Second, other cities are much worse off. Last week it was reported that one-third of the office buildings in Wall Street are empty and New York is losing its leadership within the US to other outlying locations. Crime, lack of commuting facilities and high taxes are given as reasons for this trend. Tokyo, by contrast, has little crime, excellent rail connections (although appalling traffic) and high property prices, but suffers from a lack of openness in the regulation of its financial It seems reluctant to assume a global role in international finance.
Just look at the benefits that London can offer in comparison with its two main rivals. Heathrow is the busiest international airport in the world. Telecom's provisions are the best and cheapest available. The City now has four fibre optic networks available or under construction, giving the most reliable service for fast communication.
The main markets in the City benefit from these remarkable advantages and go from strength to strength. A typical businessman visiting London can see half-a-dozen key players in the course of a day, whereas in any other centre he might have to spend a week tracking them down.
Our main financial markets benefit from an open and supportive regulatory structure which, although sometimes costly, is still sensitive to market sentiment and is paid for and operated by practitioners who know the business. Support from professional firms is unequalled anywhere in the world (try to get a prospectus printed overnight in Frankfurt) and the tax system is regularly updated to respond to market changes.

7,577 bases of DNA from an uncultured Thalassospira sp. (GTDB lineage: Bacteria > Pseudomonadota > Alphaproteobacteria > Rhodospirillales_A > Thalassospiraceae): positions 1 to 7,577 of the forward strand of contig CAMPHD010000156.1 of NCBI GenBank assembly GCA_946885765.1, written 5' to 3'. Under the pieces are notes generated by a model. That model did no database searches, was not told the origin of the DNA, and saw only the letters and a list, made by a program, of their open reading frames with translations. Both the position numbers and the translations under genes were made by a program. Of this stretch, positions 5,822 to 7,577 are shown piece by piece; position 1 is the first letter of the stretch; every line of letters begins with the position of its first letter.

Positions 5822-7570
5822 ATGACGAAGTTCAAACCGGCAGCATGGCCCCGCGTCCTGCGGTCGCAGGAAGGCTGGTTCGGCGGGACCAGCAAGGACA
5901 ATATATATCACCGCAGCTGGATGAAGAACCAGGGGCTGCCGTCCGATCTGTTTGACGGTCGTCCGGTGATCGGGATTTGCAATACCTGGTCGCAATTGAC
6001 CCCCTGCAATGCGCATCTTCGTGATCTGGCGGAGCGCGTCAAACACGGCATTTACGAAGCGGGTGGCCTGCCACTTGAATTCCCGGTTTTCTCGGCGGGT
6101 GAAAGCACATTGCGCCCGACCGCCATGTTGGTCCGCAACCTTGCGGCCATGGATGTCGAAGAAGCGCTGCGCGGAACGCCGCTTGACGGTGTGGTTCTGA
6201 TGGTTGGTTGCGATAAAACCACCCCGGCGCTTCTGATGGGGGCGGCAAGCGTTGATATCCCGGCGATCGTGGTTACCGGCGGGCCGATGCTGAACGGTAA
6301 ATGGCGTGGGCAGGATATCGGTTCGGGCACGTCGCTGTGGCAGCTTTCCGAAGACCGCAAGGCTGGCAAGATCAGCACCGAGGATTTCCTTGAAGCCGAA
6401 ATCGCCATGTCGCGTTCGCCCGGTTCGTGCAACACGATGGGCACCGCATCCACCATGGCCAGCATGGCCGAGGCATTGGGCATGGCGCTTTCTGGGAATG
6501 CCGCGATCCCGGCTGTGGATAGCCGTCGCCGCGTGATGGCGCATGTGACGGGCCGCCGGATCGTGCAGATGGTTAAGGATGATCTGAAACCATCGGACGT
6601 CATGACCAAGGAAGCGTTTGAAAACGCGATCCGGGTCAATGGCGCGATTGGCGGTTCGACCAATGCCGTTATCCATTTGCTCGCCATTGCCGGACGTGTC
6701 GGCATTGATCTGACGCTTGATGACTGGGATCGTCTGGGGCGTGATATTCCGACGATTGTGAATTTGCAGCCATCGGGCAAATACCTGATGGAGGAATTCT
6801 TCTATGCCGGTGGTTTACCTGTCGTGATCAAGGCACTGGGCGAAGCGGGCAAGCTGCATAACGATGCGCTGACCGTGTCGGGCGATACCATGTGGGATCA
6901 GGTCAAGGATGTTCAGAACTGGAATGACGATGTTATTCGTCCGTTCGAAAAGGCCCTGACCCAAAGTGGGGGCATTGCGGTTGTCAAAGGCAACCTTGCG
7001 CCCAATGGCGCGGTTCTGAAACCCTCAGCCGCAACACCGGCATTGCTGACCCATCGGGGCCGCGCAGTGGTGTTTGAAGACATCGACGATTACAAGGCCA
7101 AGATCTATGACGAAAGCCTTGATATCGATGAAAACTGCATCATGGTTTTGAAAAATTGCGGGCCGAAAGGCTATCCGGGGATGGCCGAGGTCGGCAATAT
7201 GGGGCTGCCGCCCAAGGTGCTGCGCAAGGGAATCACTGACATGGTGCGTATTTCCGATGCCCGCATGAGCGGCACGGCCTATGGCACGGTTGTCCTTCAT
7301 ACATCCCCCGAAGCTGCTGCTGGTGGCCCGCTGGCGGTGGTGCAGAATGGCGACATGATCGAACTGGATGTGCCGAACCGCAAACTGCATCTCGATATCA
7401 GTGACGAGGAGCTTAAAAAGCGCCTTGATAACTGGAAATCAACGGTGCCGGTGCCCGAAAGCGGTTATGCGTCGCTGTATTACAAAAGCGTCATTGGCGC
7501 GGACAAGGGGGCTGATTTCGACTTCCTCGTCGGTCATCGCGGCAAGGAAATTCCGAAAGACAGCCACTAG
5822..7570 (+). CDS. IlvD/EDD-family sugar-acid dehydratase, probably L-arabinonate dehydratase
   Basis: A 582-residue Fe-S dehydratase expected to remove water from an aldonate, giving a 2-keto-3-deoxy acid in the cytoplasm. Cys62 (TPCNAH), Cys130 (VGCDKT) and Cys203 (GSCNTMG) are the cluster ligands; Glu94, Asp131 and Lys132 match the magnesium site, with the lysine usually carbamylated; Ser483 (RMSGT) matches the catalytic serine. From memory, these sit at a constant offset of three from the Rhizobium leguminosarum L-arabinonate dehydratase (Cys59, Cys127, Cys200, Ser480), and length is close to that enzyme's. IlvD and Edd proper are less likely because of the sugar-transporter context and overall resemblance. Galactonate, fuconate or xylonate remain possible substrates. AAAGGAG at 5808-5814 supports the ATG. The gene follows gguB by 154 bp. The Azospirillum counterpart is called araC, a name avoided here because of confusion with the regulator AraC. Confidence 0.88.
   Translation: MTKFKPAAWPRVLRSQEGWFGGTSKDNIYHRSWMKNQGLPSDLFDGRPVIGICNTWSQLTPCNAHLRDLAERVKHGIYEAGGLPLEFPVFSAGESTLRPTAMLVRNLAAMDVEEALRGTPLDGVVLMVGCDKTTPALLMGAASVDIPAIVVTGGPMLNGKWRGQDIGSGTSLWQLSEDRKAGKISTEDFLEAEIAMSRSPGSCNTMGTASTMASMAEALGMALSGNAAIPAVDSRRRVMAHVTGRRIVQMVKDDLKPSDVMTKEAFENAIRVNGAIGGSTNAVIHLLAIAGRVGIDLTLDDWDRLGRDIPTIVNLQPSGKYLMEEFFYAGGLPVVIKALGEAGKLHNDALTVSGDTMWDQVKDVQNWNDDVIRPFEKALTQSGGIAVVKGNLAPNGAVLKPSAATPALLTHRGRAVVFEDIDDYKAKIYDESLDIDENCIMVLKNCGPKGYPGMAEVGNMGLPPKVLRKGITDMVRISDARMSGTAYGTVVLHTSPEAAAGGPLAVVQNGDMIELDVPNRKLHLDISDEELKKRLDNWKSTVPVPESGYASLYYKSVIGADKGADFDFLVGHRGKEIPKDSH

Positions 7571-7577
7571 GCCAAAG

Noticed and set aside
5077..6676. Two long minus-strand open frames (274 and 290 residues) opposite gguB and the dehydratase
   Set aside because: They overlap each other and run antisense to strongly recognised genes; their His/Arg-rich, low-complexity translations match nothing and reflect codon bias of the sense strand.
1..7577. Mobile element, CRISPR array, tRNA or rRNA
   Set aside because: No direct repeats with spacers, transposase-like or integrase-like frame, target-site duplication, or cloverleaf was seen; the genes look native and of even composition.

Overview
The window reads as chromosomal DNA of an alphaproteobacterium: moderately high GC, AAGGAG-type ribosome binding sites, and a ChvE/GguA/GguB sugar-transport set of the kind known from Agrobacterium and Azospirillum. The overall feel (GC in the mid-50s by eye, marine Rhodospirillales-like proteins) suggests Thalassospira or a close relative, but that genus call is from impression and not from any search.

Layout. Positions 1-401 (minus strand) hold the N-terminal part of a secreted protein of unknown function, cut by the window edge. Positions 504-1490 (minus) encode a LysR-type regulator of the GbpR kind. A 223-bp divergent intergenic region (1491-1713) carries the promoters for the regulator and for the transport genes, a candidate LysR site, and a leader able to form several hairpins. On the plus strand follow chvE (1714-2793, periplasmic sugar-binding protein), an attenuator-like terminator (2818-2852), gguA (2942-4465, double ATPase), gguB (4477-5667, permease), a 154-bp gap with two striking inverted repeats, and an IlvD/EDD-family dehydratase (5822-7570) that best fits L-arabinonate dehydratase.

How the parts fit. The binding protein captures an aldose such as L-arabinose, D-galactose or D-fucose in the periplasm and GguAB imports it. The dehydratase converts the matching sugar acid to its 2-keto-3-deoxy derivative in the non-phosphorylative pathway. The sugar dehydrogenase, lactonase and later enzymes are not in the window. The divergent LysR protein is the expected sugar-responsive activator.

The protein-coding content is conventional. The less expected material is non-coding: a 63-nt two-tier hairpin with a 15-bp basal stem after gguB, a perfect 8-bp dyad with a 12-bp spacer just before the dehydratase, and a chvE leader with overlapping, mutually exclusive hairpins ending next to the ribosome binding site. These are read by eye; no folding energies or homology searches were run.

As a result of all these factors, the main markets are thriving as never before. Recent unofficial estimates suggest that London now accounts for two-fifths of the world turnover in foreign exchange, and the futures market, in the shape of LIFFE, has nearly doubled its turnover in the past year.
Customers move where markets have the greatest depth and liquidity and in a year of great turbulence the City of London has proved to be a match for overseas competition. Even the renowned Bundesbank is rumoured to trade more foreign currency through London than it does through Frankfurt. Provided we build on these advantages and do not allow too much over-regulation to pour out from Brussels we have a real prospect of drawing in an increased share of world financial business bringing new wealth to the UK to rival the value of North Sea oil (remember that?).
Apart from a supportive role to enable the Financial City to achieve that goal, the Cor-poration of London as local authority under the leadership of the Lord Mayor has an important but difficult task - to make the rest of the country realise just how much people outside the City benefit from its success.
In a strange way, as a nation we prefer to denigrate rather than praise our capital city, perhaps not recognising the foreign exchange, tourism and financial services income which it generates.
The City of London alone contributes more than pounds 600m a year in business rates to the rest of the country and London as a whole is reckoned to have generated pounds 10bn more in revenue than it took back in government grant last year.
No surprise, therefore, to find that the wealth-creators in the biggest growth industry this country possesses occasionally feel isolated from mainstream opinion, friendless in government and without a platform to set about the selling of the City and its services to the rest of the UK.
Michael Cassidy is chairman of the policy and resources committee of the Corporation of London.
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